“ You are quite exhausted : we kept it up too long," said the cavalier in attendance on the stranger.
" What can I get you ?” “My fan : there it is. Thank you. Nothing else.”
“What an old creature to dance herself down !” thought Frances. “She's forty, if she's a day.”
The lady opened her fan, and proceeding to use it, the diamonds of her rich bracelet gleamed right in the eyes of Frances Chenevix. Frances looked at it, and started : she strained her eyes and looked at it again : she bent nearer to it, and became agitated with emotion. If her recol. lection did not play her false, that was the lost bracelet.
She discerned her sister, Lady Adela Netherleigh, and glided up to her.“ Adela, who is that lady?" she asked, pointing to the stranger.
“I don't know who she is," replied Lady Adela, carelessly, “I did not catch the name. They came with the Cadogans.”
“ The idea of your having people in your house that you don't know !" indignantly spoke Frances, who was working herself into a fever. “Where's Sarah ? do you know that ?”
“In the card-room, glued to the whist-table."
Lady Sarah, however, had unglued herself, for Frances only turned from Lady Adela to encounter her. “I do believe your lost bracelet is in the room," she whispered, in agitation; "I think I have seen it."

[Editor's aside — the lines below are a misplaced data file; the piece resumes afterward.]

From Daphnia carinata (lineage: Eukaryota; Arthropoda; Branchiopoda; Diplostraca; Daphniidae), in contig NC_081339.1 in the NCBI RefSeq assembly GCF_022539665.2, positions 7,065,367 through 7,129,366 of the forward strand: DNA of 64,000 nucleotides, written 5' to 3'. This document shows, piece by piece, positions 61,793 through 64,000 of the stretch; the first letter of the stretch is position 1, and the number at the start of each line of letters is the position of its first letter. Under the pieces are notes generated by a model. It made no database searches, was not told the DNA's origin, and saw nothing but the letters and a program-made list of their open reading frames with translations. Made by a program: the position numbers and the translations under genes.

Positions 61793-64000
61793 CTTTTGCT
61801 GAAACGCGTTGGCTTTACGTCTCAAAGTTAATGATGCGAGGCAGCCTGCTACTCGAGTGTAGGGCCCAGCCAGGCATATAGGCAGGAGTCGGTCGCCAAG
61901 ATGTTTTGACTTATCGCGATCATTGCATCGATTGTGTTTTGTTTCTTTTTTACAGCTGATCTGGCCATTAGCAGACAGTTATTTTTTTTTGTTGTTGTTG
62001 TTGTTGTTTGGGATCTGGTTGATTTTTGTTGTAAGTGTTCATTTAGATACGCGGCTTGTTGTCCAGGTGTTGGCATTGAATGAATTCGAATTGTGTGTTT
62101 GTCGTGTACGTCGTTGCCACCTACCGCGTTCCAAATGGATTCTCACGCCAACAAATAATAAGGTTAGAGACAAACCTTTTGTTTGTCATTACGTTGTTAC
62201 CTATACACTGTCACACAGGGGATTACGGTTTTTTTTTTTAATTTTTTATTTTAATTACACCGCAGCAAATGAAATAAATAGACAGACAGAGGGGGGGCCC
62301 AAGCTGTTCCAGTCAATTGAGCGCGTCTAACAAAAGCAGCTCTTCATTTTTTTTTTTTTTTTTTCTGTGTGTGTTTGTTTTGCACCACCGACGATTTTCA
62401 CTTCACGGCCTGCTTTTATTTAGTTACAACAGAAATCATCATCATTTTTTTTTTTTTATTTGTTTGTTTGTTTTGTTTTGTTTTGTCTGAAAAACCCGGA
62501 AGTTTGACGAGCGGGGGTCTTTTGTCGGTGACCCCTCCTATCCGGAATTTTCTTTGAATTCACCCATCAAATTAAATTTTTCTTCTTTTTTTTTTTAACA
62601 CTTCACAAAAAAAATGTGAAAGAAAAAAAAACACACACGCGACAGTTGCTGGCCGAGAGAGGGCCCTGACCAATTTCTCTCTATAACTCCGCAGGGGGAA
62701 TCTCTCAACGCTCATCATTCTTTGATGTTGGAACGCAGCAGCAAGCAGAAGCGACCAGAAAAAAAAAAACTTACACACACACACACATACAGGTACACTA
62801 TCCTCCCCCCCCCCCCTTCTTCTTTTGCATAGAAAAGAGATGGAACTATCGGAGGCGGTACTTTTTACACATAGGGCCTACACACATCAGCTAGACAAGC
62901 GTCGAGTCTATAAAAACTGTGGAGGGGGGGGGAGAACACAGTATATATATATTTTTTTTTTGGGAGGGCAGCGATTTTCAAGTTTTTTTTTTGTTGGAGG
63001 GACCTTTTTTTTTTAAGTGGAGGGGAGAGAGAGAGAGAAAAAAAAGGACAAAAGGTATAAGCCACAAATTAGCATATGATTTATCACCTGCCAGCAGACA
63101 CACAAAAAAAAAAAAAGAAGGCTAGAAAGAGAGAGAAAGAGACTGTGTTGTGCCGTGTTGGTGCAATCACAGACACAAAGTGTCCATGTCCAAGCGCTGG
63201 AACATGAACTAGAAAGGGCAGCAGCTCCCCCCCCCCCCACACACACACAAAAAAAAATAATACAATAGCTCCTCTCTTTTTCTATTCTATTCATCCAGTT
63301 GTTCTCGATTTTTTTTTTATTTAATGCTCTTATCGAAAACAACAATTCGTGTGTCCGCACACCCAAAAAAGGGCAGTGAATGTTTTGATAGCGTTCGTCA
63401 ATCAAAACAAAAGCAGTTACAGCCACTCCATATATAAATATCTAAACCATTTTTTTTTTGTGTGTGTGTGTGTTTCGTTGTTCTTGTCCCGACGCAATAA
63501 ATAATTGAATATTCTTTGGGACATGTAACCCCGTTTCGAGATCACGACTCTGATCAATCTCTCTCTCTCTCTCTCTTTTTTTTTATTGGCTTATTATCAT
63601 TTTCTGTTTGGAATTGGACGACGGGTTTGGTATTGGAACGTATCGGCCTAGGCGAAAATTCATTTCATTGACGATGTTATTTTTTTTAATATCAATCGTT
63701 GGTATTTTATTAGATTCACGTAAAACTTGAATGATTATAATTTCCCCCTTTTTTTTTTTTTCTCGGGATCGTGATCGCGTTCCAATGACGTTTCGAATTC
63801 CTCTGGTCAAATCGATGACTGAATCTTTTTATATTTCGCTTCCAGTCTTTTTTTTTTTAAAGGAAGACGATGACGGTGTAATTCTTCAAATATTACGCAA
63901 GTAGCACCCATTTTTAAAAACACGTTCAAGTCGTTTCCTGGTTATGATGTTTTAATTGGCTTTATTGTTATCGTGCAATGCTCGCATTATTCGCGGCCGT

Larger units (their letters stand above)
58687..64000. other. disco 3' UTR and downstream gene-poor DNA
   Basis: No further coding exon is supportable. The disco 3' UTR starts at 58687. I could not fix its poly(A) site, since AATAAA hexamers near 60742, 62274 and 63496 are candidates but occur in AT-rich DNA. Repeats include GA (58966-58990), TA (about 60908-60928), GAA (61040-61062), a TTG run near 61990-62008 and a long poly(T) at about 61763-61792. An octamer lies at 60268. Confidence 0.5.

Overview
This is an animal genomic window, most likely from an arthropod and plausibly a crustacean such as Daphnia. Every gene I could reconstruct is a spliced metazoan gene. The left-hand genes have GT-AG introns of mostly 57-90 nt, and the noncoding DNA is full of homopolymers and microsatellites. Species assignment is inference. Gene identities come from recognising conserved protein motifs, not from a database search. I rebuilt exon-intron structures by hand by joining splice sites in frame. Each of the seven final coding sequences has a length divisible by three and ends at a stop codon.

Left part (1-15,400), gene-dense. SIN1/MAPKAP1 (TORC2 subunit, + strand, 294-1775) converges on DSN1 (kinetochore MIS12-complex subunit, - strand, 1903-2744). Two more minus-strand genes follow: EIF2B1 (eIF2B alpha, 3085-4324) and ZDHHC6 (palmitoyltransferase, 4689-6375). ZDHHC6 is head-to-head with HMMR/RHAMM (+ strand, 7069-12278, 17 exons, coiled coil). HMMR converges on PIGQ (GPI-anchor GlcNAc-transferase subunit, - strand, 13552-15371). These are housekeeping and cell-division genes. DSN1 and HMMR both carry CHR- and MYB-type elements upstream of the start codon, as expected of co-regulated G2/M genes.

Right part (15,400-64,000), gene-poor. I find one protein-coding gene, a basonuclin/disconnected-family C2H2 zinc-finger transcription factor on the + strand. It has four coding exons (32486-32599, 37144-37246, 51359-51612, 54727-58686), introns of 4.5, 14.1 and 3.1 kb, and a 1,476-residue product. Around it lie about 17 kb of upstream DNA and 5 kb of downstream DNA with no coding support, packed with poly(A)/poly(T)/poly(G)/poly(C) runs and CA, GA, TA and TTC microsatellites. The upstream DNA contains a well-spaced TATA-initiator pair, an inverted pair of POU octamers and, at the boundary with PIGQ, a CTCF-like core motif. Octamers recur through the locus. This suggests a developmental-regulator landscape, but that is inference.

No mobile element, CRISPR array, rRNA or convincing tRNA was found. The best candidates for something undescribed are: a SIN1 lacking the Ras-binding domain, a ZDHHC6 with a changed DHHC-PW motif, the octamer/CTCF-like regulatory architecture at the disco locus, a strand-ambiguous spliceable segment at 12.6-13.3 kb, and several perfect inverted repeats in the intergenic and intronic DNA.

“Impossible !" responded Lady Sarah Hope.
“ It looks exactly the same; gold links interspersed with diamonds : and the clasp is the same; three stars. A tall, ugly woman has got it on, her black hair strained off her face.”
“The hair strained off the face is enough to make any woman look ugly," remarked Lady Sarah. “ Where is she?”
“There : she is standing up now: let us get close to her. Her dress is that beautiful maize colour with blonde lace.”
Lady Sarah Hope drew near, and obtained a sight of the bracelet. The colour flew into her face.
“It is mine, Fanny,” she whispered.
But the lady, at that moment, took a gentleman's arm, and moved away. Lady Sarah followed her, with the view of obtaining another look. Frances Chenevix went to Mr. Netherleigh and told him. He was hard of belief.
You cannot be sure at this distance of time, Fanny. And, besides, more bracelets, than one, may have been made of that pattern."
“I am so certain, that I feel as if I could swear to the bracelet,” eagerly replied Lady Frances.
“Hush, hush! Fanny."
“ I recollect it perfectly: it struck me the moment I saw it. How singular that I should have been talking to Gerard Hope about it this night!"
Mr. Netherleigh smiled. “Imagination is very deceptive, Frances ; and your having spoken to Mr. Hope of it brought it to your thoughts."
“ But it could not have brought it to my eyes,” returned Frances. “ Stuff and nonsense about imagination, Mr. Netherleigh! I am positive it is the bracelet. Here comes Lady Sarah."